by Teresa Godbey, MD
2020 Gold-Headed Cane Recipient
This piece was originally published in the November/December issue of the Tarrant County Physician. You can read find the full magazine here.
Let me start and finish by saying “thank you.” Receiving the Gold-Headed Cane is a humbling experience for me, because I am not really a scientist, nor procedurally gifted, not an expert in any particular field of Medicine, have never published a scholarly article, and am not even currently on the front line of the SARS-CoV-2 pandemic. It’s been several years since I got out of bed to come to the hospital in the middle of the night, and even then it was often to call in the person who would do the procedure or make the decision that would be critical for our patients.
With a B.A. in English literature and a lot of courses in languages, I came late to the realization that I needed to apply to medical school. And I would not have done so had I not had a mother who was willing to keep an infant son so I could start all those math and science prerequisites, and a father who’d made it possible for her to be a stay-at-home mother and grandmother. So thanks to my wonderful parents. This decision to go into Medicine seemed to some like an abrupt change of pursuit, but for me, the unifying theme between my undergraduate studies and the practice of Medicine has been the privilege of learning people’s stories. In practicing Medicine, one can even help to bring about a plot twist or be a minor character in the story . . . but to hear what came before from disparate walks of life, then facilitate the ability of the patient to make their story unfold has been my motivation.
Some of those stories still make me smile years later. The patient who volunteered to run a small cemetery in a tiny town was at the cemetery when the grave for her mother, who had died at 103, was freshly dug. She met a young couple visiting in search of ancestral lore. In the process of helping them find a headstone of interest, she managed to back up and fall into her mother’s grave, sustaining a tib-fib fracture. Somehow, she managed to laugh at and see the mythic overtones of that painful experience. So many patients have shared their triumphs in life with me, with luck as well as gumption helping us all along the way. Sometimes luck is better than gumption. There was the decision to call a surgeon to see a middle-aged man, to remove a large obstructive right colon mass even though this mass, surely a malignancy, must have metastasized given its dimensions. The surgery was going to be diagnostic and palliative but proved curative when a plastic cocktail sword was found at the center of a large inflammatory mass.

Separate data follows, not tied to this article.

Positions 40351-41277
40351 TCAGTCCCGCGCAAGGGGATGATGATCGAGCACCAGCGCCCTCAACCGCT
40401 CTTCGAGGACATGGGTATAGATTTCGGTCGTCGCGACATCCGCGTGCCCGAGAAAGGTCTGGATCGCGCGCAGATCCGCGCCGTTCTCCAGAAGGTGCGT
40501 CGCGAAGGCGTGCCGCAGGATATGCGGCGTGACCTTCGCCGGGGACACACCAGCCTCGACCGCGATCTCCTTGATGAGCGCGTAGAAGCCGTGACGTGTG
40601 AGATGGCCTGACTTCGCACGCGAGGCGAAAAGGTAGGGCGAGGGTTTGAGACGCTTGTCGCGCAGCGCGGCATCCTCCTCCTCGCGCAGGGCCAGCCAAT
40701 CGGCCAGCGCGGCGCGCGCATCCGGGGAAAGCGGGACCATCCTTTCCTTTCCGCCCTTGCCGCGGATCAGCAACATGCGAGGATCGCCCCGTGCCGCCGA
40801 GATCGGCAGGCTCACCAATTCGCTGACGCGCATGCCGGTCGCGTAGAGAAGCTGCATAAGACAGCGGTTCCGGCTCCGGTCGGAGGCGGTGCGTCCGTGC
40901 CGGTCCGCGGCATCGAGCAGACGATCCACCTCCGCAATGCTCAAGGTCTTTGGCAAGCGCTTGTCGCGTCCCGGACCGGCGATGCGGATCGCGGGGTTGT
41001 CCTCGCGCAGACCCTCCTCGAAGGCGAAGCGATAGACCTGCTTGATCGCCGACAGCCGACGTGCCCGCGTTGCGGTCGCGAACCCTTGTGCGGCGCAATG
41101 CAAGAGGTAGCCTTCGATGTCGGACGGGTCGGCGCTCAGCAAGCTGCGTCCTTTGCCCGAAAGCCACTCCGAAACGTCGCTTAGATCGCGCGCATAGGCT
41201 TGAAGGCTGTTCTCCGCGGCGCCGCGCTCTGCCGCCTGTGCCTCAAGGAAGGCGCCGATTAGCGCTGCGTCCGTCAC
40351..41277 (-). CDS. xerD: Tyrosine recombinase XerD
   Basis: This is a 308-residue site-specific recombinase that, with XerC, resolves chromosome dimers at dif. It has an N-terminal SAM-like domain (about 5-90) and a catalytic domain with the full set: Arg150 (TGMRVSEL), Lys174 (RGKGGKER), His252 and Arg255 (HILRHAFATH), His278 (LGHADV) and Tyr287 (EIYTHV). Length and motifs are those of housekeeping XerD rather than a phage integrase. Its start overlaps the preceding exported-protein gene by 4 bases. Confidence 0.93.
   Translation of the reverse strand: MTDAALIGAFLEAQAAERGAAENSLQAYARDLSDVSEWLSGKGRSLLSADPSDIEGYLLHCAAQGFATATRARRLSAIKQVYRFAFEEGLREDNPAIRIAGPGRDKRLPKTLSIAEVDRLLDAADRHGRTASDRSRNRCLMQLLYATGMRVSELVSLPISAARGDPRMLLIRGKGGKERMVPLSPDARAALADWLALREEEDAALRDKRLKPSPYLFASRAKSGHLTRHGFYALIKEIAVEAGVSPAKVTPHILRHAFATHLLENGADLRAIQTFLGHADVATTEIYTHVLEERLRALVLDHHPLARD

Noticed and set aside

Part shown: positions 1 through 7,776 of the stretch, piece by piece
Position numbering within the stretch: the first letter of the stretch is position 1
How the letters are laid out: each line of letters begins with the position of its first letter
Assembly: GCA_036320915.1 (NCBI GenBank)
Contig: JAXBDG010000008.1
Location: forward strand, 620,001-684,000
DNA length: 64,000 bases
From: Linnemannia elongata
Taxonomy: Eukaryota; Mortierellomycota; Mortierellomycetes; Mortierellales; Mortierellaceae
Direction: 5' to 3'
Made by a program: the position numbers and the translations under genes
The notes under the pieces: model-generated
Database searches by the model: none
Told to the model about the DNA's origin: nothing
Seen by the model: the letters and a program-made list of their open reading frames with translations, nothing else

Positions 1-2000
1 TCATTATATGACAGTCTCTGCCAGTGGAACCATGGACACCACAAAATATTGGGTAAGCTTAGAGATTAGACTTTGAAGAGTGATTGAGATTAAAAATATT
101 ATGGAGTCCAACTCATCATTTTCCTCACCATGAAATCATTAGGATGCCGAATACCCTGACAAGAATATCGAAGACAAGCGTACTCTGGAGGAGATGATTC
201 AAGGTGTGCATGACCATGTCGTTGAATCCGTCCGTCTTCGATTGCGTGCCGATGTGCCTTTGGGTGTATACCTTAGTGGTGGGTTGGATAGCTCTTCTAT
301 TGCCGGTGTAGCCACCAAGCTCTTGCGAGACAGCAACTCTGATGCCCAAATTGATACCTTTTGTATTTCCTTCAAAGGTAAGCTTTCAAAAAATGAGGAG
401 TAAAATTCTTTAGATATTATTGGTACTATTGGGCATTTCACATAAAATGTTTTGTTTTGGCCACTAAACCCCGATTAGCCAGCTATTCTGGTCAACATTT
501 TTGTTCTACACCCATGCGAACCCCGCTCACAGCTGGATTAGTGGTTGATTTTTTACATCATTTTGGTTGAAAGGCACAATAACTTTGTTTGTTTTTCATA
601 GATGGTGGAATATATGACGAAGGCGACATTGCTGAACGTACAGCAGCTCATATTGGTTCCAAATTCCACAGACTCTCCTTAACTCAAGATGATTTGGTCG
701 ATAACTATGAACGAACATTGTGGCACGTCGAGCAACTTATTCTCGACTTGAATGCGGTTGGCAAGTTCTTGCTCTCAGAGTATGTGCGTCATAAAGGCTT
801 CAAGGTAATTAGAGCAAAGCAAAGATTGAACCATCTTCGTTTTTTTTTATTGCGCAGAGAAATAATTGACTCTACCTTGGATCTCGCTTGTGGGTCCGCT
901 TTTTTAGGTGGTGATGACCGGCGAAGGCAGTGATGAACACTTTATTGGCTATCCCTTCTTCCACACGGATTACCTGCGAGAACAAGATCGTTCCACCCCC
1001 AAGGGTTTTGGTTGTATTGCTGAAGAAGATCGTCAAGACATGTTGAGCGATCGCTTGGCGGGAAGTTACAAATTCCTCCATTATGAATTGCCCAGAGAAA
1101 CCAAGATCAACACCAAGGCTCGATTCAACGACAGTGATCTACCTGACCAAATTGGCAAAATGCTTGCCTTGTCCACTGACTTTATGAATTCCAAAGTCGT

Then there are the gut-wrenching stories of loss and the staggering abilities of some people to keep putting one foot in front of the other . . . the woman who witnessed one of her sons shoot and kill another. How she managed to grieve the loss of one of her boys, while still being a mother to the one who went to prison astounds me to this day. I can only hope that allowing her to relate this to me was in some way beneficial to her, but her strength and grace were such that I’m not sure I was needed.
It can be discouraging now to practice in an environment of corporate intrusion, such as to be told on which shelf the lubricant must be kept in the exam room, or to be coached to attest to diagnoses based on flimsy or inaccurate data. There are those of you who are gifted with a scalpel, a scope, a cath; those who can calm the chaos of the ER for a quiet moment to see a diagnosis coalesce. I suspect those abilities make it easier to keep a sense of purpose, so for those of us who are PCPs, let this be my plea. Hear the patient. Hear their story. See them. Feel them. There are times that I hear from a patient, “That doctor just came to the door, and never even examined me.” So yes, I know that current guidelines put ever less emphasis on certain parts of the physical exam, but please, keep honing your skills. The time spent on physical exam may not all be of value statistically. But when the unnecessary oral exam or rectal exam turns up a cancer, it changes your story as well as the patient’s. Plus, the patient who gets a rectal exam won’t tell someone else that you just came to the door. For those of us in primary care, using our senses is the only way we can, so to speak, change the ending.
And now, a few more people to thank: Dr. Stephen Eppstein, for driving from Fort Worth to Dallas on the one day of the week he could have relaxed a little, to be the town attending for my Internal Medicine rotation in 1984 . The town attending is the one you can ask the questions you might be embarrassed to ask your regular attending, like: Why aren’t there viral UTIs when there’s viral everything else? Dr. Kendra Belfi, the first female internist I really got to know, and who took such good care of my mother and my aunt. All the wonderful doctors in the Texas Club of Internists with whom I’ve enjoyed education and recreation over the years: thanks for waiting until the old guard died off so you could finally change the bylaws and let women in—in 1997. My son, Noah Boydston, for turning out mostly OK, and loving me even though I was away so much when he was little. Oh, and if you have to wait until age 48 to meet the love of your life, Leighton Clark was worth the wait. Thank you all.